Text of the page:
UK rail system dubbed ‘broken’ as year’s data reveals extent of disruption | Rail industry

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Rail passengers have been delayed or disrupted on more than half of all train services departing from 15 of Great Britain’s busiest stations in the last year, Guardian analysis shows, exposing what has been described as a “broken” railway system that cannot easily be fixed.

Experts said the figures – which show rail services in the north and Midlands as the hardest hit – demonstrated the impact of two decades of privatisation, which had increased costs and public subsidies, combined with labour shortages exacerbated by the pandemic.

The analysis came as industrial action paralysed the rail network on Boxing Day. Millions who had to travel instead turned to their cars, as members of the Rail, Maritime and Transport union (RMT) went on strike as part of a long-running dispute over pay, jobs and conditions. The AA estimated that 15.2m vehicles were on the roads on Boxing Day.

Rail unions have planned several more strike days in the first week of January. The RMT union plans strikes across four days early in January, and the Aslef union, which represents drivers, is staging a strike on 5 January.

The Guardian analysis of rail delay and cancellation data from the performance tracking site OnTimeTrains found that Manchester Oxford Road was the worst performing station in terms of the severity of delays experienced by passengers. Of trains departing from the station 48% were delayed and more than one-in-10 were cancelled in the year to 18 December.

Graph showing 10 worst rail stations in Britain for percentage of cancelled trains in 2022

Graph showing worst British rail stations for delays in 2022

The analysis, which looked at the 100 busiest stations in Great Britain, found that stations in the north and Midlands tended to get proportionately more delays and cancellations.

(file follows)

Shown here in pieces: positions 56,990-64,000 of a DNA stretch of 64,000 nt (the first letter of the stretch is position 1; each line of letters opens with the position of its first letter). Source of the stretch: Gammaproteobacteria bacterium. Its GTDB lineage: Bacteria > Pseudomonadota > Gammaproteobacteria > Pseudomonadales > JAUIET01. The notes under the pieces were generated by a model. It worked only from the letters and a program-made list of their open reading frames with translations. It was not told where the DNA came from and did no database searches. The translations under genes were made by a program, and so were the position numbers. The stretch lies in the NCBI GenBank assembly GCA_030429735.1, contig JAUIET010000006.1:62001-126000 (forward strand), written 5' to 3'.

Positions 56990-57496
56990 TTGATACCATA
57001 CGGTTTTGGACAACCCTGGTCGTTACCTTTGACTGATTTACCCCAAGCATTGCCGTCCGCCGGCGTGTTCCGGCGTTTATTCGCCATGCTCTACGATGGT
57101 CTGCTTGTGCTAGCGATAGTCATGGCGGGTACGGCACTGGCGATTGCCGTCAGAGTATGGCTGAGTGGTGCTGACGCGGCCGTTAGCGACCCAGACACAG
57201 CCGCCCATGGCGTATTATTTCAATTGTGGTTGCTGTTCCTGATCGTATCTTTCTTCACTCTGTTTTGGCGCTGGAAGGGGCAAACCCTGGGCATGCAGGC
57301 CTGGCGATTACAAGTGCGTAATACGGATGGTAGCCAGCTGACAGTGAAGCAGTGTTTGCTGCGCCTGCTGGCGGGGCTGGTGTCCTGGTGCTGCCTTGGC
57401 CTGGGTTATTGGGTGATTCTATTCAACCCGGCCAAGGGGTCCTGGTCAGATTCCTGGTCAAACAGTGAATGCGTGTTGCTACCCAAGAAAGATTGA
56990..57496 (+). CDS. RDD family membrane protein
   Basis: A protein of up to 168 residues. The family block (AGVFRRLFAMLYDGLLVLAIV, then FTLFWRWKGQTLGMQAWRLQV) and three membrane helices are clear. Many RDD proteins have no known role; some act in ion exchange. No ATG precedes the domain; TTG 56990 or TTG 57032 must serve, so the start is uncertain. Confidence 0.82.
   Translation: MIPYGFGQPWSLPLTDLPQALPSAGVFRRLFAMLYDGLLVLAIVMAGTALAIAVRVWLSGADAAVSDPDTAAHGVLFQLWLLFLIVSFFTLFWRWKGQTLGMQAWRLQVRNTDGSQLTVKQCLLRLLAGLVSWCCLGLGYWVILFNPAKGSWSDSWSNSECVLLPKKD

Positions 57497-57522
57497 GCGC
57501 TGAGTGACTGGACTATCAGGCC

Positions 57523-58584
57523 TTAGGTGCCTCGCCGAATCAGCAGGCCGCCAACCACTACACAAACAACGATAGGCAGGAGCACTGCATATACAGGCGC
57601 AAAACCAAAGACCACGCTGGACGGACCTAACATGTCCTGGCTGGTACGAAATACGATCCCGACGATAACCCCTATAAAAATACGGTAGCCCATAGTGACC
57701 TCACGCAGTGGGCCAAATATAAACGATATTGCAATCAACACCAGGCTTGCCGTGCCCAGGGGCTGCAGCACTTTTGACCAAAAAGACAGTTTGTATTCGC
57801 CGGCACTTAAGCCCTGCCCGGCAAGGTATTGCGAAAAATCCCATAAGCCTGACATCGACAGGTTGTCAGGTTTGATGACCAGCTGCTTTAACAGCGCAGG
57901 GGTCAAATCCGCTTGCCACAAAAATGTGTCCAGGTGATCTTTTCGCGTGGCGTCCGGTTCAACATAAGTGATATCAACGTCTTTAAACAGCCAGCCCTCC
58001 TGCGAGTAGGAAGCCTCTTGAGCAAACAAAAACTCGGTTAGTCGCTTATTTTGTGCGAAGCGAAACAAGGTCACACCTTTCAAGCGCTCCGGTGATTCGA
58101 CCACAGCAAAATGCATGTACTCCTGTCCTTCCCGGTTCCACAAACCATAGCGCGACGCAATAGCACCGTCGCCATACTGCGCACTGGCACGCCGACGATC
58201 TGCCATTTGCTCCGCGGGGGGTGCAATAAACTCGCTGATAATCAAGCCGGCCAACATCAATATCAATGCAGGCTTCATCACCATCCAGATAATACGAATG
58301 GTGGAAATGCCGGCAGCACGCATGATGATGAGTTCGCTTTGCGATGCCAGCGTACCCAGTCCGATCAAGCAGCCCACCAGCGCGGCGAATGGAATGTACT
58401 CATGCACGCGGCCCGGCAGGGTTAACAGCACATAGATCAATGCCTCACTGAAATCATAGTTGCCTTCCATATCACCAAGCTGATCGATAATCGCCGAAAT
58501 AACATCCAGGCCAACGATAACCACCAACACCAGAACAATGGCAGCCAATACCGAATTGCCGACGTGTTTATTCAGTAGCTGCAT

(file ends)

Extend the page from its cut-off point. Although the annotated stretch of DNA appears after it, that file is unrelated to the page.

Tom Haines-Doran, author of Derailed: How to Fix Britain’s Broken Railways, said the figures on the extent of railway disruption were further evidence of a completely broken system.

“In all senses of the word, the railways aren’t functioning, they are dysfunctional in every important respect,” he said. “And that means that to fix them isn’t just a simple task of fixing one or two aspects. The whole system has broken down and it’s going take a lot of effort and a lot of money to fix it.”

Figures obtained by the Guardian this month revealed the level of disruption suffered by passengers in the north and the stark regional divide in railway reliability across Britain.

Data showed that 20% of TransPennine Express trains were cancelled in November, compared with 2.3% on one commuter line in and out of London, and 4.5% on the London Overground.

Haines-Doran said the dire state of the railways was due to a “perfect storm”. “We have a situation where the railways are costing more than ever before, fares are higher than they’ve ever been, and yet cancellations and delays seem to be higher than they’ve ever been before as well. The failures of privatisation are coming home to roost financially and in terms of the dysfunctionality of the system.”